Diamonds and Rust: Royal 10 Times Two

Ah, Spring. I think it was Tennyson who wrote, “In the Spring a young woman’s fancy lightly turns to thoughts of typewriters in the garage.”

It’s been a cold, snowy winter here, and I have avoided my garage workshop. I read with great interest Bill M’s post about warming his garage.  I’m thinking about getting an infrared heater – maybe I should set up some kind of contraption like this?  In any case, it’s finally getting warmer, and I thought I’d check into the two 192X Royal 10s out there.

Last June, Mr. E of Just Typewriters posted about a typewriter safari that he went on. I have a taste for junkers, so of course this one caught my eye:

Mr. E kindly picked it up for me and made delivery of this distressed Royal at Herman’s in October. He threw in a Royal parts machine for good measure. Thank you, Mr. E!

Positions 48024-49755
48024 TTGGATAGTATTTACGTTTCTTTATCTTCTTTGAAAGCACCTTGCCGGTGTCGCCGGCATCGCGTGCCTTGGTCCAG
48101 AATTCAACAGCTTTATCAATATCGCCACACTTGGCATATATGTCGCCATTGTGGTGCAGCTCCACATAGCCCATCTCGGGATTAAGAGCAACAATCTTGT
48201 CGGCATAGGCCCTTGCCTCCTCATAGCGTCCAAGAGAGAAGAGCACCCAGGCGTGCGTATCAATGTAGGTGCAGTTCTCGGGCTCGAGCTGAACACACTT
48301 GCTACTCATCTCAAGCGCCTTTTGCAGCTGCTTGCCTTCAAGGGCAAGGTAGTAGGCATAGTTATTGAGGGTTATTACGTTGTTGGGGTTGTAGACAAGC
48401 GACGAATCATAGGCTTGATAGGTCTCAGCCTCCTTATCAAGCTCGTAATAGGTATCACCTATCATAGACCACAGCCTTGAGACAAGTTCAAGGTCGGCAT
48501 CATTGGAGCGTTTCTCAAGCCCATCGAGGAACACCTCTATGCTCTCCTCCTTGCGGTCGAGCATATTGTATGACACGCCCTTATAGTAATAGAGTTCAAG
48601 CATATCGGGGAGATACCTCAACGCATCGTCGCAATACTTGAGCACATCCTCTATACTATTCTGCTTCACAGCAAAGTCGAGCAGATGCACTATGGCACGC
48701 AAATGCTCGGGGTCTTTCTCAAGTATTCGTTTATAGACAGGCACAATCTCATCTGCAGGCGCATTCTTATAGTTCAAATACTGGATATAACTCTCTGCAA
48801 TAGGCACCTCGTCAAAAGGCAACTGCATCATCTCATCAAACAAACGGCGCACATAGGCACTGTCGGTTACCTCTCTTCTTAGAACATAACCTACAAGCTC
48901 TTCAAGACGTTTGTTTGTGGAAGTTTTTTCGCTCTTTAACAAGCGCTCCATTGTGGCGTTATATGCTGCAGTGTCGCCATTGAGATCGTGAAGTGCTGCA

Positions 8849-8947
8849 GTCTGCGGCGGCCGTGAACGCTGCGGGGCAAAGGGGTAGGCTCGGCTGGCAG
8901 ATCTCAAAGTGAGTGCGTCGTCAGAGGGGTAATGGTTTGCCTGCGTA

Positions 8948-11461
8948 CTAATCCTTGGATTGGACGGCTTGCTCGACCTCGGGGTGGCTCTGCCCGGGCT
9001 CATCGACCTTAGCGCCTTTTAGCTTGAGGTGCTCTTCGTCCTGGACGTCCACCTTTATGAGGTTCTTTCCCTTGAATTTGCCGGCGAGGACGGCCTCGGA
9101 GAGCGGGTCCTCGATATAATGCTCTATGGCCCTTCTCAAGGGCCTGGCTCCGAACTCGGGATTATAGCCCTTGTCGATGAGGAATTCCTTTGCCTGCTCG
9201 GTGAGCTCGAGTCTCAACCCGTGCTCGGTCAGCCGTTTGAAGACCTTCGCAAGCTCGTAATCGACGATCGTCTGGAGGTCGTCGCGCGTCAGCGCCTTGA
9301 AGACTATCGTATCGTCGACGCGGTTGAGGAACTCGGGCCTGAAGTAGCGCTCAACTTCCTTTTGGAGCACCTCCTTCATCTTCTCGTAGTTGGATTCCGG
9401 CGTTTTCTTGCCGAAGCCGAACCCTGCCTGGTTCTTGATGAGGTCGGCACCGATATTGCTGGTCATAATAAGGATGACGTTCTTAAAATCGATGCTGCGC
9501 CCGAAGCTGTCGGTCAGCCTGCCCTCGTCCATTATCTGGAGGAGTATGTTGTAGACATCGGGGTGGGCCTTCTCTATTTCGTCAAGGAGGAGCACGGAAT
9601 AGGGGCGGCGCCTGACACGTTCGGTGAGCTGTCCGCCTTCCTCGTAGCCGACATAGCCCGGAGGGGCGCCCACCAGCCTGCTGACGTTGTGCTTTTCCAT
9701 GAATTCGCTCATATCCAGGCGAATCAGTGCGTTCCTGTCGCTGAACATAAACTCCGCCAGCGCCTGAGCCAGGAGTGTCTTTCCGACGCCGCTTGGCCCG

Here’s the back of my truck after Herman’s in October: two Royal 10s and an LC Smith:

The three amigos. The LC Smith is still a work in progress.

The Royal 10 that I was hoping to salvage seemed to be complete with the exception of the carriage rail ball bearings and pinions. The serial number is X-1268844. This is a 1929 Royal 10.

The parts machine was in a state of partial disassembly with a few missing parts. It had been sprayed all over with spray paint, creating a lumpy coat. Its serial number is X-854333. This is a 1925 Royal 10.

I have a printed copy of Ted Munk’s Manual Typewriter Repair Bible which includes the 1946 OAMI Service and Adjustment Manual. You can get it in PDF format as well, but I like using the printed version in the garage. It’s coil-bound, so it lays flat. I can get it all dirty if I want. I read through the Royal carriage removal instructions so that I could retrieve the ball bearings from the parts machine.

It is no picnic, but if you follow the instructions carefully, it can be done.

Here’s what I was looking for: the ball bearings and pinions for the carriage rail.

Feeling confident after the first carriage removal, I removed the carriage on the second Royal. I scrubbed the interior the frozen Royal with a brass bristle brush, blew it out with the air compressor, doctored the mechanics with penetrant, and let it sit. It was a solid block of rust. Even the bell clapper was tightly rusted.